Our industry leaders met in Dallas in early March to discuss the growing problem of counterfeit coins and counterfeit coin packaging.
Then, one of the biggest stories in the coin world last week was the discovery of a series of fake gold bars professionally packaged in an apparently exact knockoff of the packaging design of a leading Swiss precious metals dealer.
These are believed to originate out of China, which seems to be able to counterfeit anything these days. Not only was the “.9999 gold” a counterfeit, but so was the packaging. In recent months, we’ve also heard cases of counterfeit American Eagle bullion coins and phony one-ounce rounds.
In previous years, we have also seen tungsten bars painted over with gold leaf or gold bars with tungsten filling. In an interview with NBC News about these tungsten-filled “gold” bars, I said, “The people who get hit are not the bigger dealers,” since they have the knowledge and the tools to detect counterfeits, but smaller dealers are often fooled.
Whenever gold makes a positive move up, as it has done in the first quarter of 2016, we see ads from coin dealers sprouting up like weeds. Publications have little or no way to check-out advertisers. Their main criterion for reliability is whether their check for the ad’s payment clears the bank. Don’t be tricked by an ad on the Internet or on late-night TV.
As my father always told me when I wanted to stay out late, “Son, nothing good ever happens after midnight.” Always check the industry credentials on any dealer you contact. Recently, the industry-respected Professional Numismatists Guild (PNG) launched the PNG Accredited Precious Metals Dealer (APMD) program to help protect consumers and investors in the buying and selling of precious metals. APMD is composed of many of the profession’s most highly-regarded dealers. I am proud to be a PNG Accredited Precious Metals Dealer.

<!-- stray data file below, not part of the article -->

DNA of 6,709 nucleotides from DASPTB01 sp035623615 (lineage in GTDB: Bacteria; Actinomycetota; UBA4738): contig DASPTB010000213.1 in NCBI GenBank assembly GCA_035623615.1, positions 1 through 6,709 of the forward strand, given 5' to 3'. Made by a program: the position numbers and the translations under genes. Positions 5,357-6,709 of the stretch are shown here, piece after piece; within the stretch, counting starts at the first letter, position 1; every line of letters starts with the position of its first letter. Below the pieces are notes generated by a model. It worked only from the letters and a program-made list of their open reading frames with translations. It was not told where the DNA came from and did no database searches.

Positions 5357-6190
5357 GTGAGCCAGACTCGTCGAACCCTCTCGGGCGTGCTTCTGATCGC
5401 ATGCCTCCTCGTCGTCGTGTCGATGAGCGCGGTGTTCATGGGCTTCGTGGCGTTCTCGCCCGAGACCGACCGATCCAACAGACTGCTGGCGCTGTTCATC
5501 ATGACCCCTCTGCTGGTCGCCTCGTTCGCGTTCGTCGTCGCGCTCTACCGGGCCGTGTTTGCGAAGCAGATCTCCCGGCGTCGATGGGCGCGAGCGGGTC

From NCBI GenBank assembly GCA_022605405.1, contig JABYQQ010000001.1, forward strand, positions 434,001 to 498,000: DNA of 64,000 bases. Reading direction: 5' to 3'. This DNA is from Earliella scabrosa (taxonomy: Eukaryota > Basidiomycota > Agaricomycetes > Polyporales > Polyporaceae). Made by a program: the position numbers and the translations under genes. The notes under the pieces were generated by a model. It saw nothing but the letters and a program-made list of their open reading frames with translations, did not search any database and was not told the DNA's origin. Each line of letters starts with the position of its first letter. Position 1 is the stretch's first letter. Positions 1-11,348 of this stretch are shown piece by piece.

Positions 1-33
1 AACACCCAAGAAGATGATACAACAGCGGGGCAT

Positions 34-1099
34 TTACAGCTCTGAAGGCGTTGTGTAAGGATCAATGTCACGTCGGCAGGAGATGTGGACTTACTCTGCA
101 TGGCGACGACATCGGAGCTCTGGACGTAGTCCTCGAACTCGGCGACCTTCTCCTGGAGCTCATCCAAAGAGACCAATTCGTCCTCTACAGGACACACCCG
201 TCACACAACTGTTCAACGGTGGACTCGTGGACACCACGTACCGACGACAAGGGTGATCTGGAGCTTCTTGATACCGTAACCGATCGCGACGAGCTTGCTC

I have taught dozens of courses on numismatics, including advanced techniques for spotting counterfeits. I have been able to help wronged parties get their money back, including an elderly man who sent $84,000 to a counterfeiter last year as well as a doctor who spent $750,000 on counterfeit coins. Working with the Secret Service and law enforcement officials, I was able to get those investors’ the return of their money.
When buying coins, it pays to deal with a reputable dealer who is not only honest in business practices but one who is skilled in numismatics, particularly the detection of counterfeits. You can get hurt by a good person who is not an expert, or by a fraud who poses as a numismatist but has never won an award, never worked with law enforcement agencies or helped anyone recover from a counterfeit coin scammer.
When investigating suspected fraud, I have a lot of allies in law enforcement and numismatics. Over the years, I have worked with the Secret Service, the Numismatic Crime Information Center (NCIC), several state and local law enforcement officials and one very talented investigative reporter in southeast Texas. If you need help with a suspected counterfeit product, feel free to contact a PNG-APMD member (www.PNGdealers.org) and NCIC (www.NumismaticCrimes.org).
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